Finding the Form and with It the Freedom: Creative Writing with ESL College Students
Sara Whitestone, USA
Sara Whitestone is a writer, photographer, and teacher. In exchange for instruction in English, her students at John Jay College in NYC introduce her to the mysteries of the world. Whitestone’s work appears in The Portland Review, Word Riot, and many others. Whitestone discovers writing through travel. To learn more about her inner and outer adventures, visit sarawhitestone.com, E-mail: firstname.lastname@example.org
Struggling with form
Not struggling with form
Finding the form through models
Playing with form
Finding creativity and self-discovery
Connecting moments to meaning
Helping with form so that our students can find freedom
He comes to me in my dreams.
It was early morning, and while I could feel the light from the window on my face and hear the birds’ chorus just outside, I kept my eyes closed, savoring that world where dream and reality mix.
He comes to me in my dreams.
Had I slipped further back into sleep? Who was it that was trying to come to me? What was that voice inside my head trying to tell me? It seemed very important, but I couldn’t wake up enough to understand.
He comes to me in my dreams.
At that third mantra my eyes snapped open. That’s it! I thought. That’s what I’ve been looking for! I’ll use this phrase as a repetitive motif that will help me structure my story.
I had been struggling to write a fictional piece about a dream person who visits me at crucial points in my life, and while I had already worked out the basic plot of each episode, I couldn’t find the form best suited to tell the story cohesively. But that morning, somewhere between waking and sleeping, the structure came.
I am a writer who also teaches ESL students at the college level. One day the director of the writing center at my school came to me with a discovery. In analyzing reports that tutors had written about their sessions with ESL students, my colleague found that while there was much discussion in the tutorials on content and mechanics, there was almost no talk on organization. How could my students be writing essays—in English, which is not their native language—without seeming to have problems with structure— while I, the English teacher who knows no other language, finds organizing my ideas my biggest difficulty?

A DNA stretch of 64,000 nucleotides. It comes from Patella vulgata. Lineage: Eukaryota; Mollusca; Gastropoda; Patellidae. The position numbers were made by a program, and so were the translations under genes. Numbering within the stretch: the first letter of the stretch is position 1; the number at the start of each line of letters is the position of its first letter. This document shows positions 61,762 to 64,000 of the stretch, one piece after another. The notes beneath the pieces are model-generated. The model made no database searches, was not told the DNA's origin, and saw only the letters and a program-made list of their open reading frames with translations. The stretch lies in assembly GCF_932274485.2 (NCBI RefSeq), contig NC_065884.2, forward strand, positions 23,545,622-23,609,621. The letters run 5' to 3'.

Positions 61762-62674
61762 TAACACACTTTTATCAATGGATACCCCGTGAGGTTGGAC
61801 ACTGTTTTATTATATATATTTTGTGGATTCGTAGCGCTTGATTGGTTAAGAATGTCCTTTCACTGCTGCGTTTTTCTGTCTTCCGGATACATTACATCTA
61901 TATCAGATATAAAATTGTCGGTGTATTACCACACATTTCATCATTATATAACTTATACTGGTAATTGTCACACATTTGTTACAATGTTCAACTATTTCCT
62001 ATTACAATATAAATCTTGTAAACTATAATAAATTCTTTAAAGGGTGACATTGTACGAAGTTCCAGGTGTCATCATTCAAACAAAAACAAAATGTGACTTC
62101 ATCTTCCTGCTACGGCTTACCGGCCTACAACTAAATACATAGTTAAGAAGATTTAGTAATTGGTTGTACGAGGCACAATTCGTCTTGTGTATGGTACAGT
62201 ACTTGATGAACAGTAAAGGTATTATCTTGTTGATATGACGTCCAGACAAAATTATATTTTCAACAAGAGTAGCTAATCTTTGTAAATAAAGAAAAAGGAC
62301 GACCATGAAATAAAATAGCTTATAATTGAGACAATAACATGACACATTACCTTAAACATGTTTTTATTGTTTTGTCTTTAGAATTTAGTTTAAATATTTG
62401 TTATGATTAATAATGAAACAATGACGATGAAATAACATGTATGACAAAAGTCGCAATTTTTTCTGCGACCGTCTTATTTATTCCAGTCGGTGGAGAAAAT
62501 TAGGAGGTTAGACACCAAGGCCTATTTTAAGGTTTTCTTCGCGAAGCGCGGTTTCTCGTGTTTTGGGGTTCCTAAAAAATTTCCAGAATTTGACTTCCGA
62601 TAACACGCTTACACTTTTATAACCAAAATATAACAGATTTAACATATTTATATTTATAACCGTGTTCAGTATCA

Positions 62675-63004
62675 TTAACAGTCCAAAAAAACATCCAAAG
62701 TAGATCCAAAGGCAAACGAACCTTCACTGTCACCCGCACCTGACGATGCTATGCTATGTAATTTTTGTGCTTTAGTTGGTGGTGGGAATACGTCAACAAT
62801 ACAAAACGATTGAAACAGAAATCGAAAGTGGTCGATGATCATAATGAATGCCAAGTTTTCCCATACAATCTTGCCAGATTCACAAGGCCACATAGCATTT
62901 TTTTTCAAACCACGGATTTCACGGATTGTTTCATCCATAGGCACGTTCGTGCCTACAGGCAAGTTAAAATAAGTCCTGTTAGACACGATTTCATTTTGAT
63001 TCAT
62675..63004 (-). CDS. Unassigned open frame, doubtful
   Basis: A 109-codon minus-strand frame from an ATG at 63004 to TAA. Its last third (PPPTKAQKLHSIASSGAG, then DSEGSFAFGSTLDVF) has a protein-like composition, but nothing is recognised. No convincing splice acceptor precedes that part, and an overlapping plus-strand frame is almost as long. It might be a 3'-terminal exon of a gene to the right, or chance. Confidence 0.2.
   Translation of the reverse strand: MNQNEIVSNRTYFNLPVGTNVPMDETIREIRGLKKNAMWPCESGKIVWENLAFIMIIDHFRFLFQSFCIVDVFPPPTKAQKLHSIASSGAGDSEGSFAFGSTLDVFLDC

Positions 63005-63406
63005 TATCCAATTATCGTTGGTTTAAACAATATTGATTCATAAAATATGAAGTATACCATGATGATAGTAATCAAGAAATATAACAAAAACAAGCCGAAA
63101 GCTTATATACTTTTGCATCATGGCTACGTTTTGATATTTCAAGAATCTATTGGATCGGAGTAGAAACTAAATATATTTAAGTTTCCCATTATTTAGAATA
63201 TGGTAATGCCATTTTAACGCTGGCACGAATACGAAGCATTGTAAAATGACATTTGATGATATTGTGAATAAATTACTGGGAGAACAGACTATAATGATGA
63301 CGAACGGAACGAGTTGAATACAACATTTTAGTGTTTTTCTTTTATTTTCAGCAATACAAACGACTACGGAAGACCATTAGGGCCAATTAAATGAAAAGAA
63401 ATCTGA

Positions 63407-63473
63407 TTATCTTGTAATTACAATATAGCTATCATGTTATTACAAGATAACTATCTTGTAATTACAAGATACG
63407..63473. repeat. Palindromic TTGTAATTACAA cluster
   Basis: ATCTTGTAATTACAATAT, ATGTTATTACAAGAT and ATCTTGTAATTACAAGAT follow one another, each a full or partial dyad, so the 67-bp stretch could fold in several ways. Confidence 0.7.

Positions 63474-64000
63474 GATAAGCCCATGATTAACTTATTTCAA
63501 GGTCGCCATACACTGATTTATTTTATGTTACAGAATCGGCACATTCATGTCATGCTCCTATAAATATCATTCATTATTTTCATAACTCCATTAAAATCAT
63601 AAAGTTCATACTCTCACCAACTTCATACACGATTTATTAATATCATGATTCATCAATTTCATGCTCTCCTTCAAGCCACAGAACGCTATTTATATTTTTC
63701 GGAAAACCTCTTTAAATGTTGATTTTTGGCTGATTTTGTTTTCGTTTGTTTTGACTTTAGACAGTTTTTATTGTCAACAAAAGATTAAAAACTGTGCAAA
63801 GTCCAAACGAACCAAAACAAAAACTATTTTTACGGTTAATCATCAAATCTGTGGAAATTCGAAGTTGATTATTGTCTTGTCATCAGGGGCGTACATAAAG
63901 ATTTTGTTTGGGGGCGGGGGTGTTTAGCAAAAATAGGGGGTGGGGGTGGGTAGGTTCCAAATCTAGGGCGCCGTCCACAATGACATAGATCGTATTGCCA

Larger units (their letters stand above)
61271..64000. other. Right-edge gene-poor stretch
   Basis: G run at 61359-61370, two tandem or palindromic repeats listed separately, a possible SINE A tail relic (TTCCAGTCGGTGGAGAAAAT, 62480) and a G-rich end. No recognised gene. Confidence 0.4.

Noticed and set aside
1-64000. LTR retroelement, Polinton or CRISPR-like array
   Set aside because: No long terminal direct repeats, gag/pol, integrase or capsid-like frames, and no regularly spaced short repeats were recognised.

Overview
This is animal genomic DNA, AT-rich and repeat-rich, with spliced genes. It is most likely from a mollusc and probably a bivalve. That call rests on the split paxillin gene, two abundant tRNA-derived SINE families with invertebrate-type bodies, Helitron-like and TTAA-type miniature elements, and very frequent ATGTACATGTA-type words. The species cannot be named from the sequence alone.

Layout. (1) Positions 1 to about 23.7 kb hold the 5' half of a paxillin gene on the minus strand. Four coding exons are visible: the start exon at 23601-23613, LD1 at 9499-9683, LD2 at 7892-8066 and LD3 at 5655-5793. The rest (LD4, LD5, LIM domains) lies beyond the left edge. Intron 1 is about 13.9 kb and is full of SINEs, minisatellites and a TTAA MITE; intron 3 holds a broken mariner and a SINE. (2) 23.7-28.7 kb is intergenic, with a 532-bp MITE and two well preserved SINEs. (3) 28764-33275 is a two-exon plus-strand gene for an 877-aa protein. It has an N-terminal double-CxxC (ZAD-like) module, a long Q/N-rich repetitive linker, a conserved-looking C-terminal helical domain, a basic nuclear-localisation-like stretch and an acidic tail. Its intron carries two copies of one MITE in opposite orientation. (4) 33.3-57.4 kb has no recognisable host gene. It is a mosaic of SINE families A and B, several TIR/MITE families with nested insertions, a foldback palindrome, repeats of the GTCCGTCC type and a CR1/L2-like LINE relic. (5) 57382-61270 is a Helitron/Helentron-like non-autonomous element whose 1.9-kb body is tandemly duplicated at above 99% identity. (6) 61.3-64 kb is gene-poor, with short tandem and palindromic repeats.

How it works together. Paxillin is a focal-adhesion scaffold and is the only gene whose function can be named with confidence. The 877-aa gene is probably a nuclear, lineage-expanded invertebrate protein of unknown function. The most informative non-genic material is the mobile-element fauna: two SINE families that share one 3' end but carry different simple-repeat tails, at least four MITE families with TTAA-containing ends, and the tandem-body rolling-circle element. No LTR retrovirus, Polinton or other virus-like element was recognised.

When the writing director and I were puzzling over all this, he asked if any of my students had ever bombed the particular creative nonfiction essay assignment in question. I had to admit that in over six terms not one student had failed. The lowest grades earned were C’s. How had this essay assignment become so bomb-proof so that those who should have struggled not only with content and structure, but also with second language issues, enjoyed such success instead?
The essay assignment is called States of Mind, and it grew out of my desire to teach my students a more free-flowing form of writing after they had mastered the very strict structure of the five-paragraph essay. States of Mind cares more for theme than for plot and can be a non-linear collection of thoughts and events based on the student’s own life and experience.
In introducing this assignment, I show the class models of my own writing, guiding them into discovering the theme within each essay. These are my personal writings, and I share them so that my students sense that I am not afraid to open my thoughts and feelings to others. After studying the models, I ask the students to begin brainstorming about their own themes and stories related to those themes.